The city of Mutare, set in a hollow on the Zimbabwe-Mozambique border, is sweltering under another blue sky. In this border town hemmed in by dramatic mountains, a small scene is being played out in the historic stage play that is Zimbabwe’s indigenization policy.
The lead actor is 52-year-old Charles Tawazadza—a man who has gone from manager to boss at this busy dry dock almost overnight, thanks to the country’s attempt to give black Zimbabweans a larger slice of the economy.
“When you talk about this wealth, you are talking about the wellbeing of generations. We did not borrow this land or economy from our ancestors. We borrowed it for the future generations to come. If we don’t acquire it and make good use of it, future generations will be spitting on our graves instead of praising us,” he says.
The company, through which Tawazadza now strolls confidently in his corporate uniform, is one of thousands of foreign-owned outfits across Zimbabwe that appear destined to be taken over by people born and bred in the country. They range from mines to banks and safari companies. The Empowerment Ministry has threatened to revoke or suspend operating licences for more than 500 foreign owned companies, which haven’t yet fallen in line. That is a lot of valuable equity up for grabs and the word is the well connected are hovering.
Tawazadza has taken over Mutare Dry Port, a shipping cargo company with a $3 million asset value. It used to be called GMS Cornelder and had been owned by Mozambican investors since 2000. When pressure came to hand over 51% of the equity, the Mozambicans put forward Tawazadza, who had worked in management at the company for many years, to take control and settled for being minority shareholders.
Even Tawazadza’s name fitted—in Shona it means “to fill up”. Mutare Dry Port has rail sidings with a holding capacity of 24 wagons, a general and bonded warehouse, plus container handling equipment. It has global networks through partnerships operating under specialized air and ocean freights, road and rail transportation, and warehousing and container handling. It means everything from second-hand cars from Japan, to fruit from South America, arrives at Mutare Dry Port to fill up the rolling stock. Many of the goods arrive at docks in Beira in Mozambique and are shipped by rail to Mutare.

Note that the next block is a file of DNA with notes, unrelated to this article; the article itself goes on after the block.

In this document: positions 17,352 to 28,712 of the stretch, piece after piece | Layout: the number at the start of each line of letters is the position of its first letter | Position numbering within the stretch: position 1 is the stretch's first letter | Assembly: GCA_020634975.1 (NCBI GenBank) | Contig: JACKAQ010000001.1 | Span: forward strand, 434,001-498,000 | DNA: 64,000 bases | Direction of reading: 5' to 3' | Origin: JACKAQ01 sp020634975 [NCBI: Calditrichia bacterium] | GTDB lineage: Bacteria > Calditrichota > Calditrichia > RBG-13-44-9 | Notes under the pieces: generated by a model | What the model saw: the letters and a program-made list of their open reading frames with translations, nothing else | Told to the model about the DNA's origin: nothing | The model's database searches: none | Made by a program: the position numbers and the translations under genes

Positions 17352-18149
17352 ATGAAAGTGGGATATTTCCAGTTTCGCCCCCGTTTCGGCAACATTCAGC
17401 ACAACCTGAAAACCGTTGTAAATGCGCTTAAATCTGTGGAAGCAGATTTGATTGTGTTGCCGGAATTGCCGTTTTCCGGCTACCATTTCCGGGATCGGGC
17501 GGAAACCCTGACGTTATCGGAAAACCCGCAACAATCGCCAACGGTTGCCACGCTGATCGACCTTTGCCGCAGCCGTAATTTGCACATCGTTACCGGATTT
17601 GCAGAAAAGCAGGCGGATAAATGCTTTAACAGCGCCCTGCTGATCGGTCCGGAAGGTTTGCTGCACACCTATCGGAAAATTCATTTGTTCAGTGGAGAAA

Rail runs into Tawazadza’s huge transit shed and container yard, which handles 180,000 tons of shipments every month. There’s even a runway—a legacy of the British Royal Air Force, which used the site as a base during World War II. Tawazadza compares the indigenization laws to the 2000 seizure of farms by liberation war veterans. He says they too are part of an “economic emancipation” program to empower black people.
Against the allegations that these deals are merely for political cronies, Tawazadza says: “I have never met Mugabe. The laws are not anything to enrich Mugabe. He was our leader during the liberation struggle, and he is our leader today in this struggle for economic emancipation. “If you look at the noise which is coming out of the indigenization and economic empowerment, it will come to pass,” Tawazadza says.
The whites in Zimbabwe, Tawazadza says, are “calledRhodesians because Cecil John Rhodes was here to create wealth for them. And this is what President Mugabe is doing for us.” President Mugabe’s jumbled commercial farm seizures have reduced agricultural production, leaving unexploited farms, after driving out over 4,000 former white farmers in the name of an agrarian revolution. Independent economist John Robertson claims farm production is 60% down compared to 1998, although government figures refute this. “Over 4,000 white farmers have been replaced by over 400,000 black owners. All these blacks represent Mugabe’s vision,” Tawazadza said. “People are negotiating and cutting deals without government intervention. I acquired this company on my own.
No one from government came to negotiate on my behalf,” Tawazadza said. But the laws could prove a Pyrrhic victory for a country desperate to emerge from a long recession. Capital could dry up, and the capacity of Zimbabweans to borrow and increase production may be limited. Investors say the laws could scare foreign companies with concerns about property rights, leaving Zimbabwe as a hard sell.
Ray William Black, of Investec Securities, said at a recent investor conference in Harare: “The economy of Zimbabwe has been improving over the last years, but to attract investment, foreign investors have a choice to make. If one country has more onerous conditions than another, then investment will stay away.
“No country should make it too difficult for investors if they want to attract money. In Zimbabwe, companies that have been operating are caught between a rock and a hard place. They are already under immense pressures, and facing major changes.”
Back in Mutare, Tawazadza has plans to expand and turn his company into a $10 million asset. For a man in the cargo business, with a name that means filling up, there is no turning back or thought of unloading his new business.
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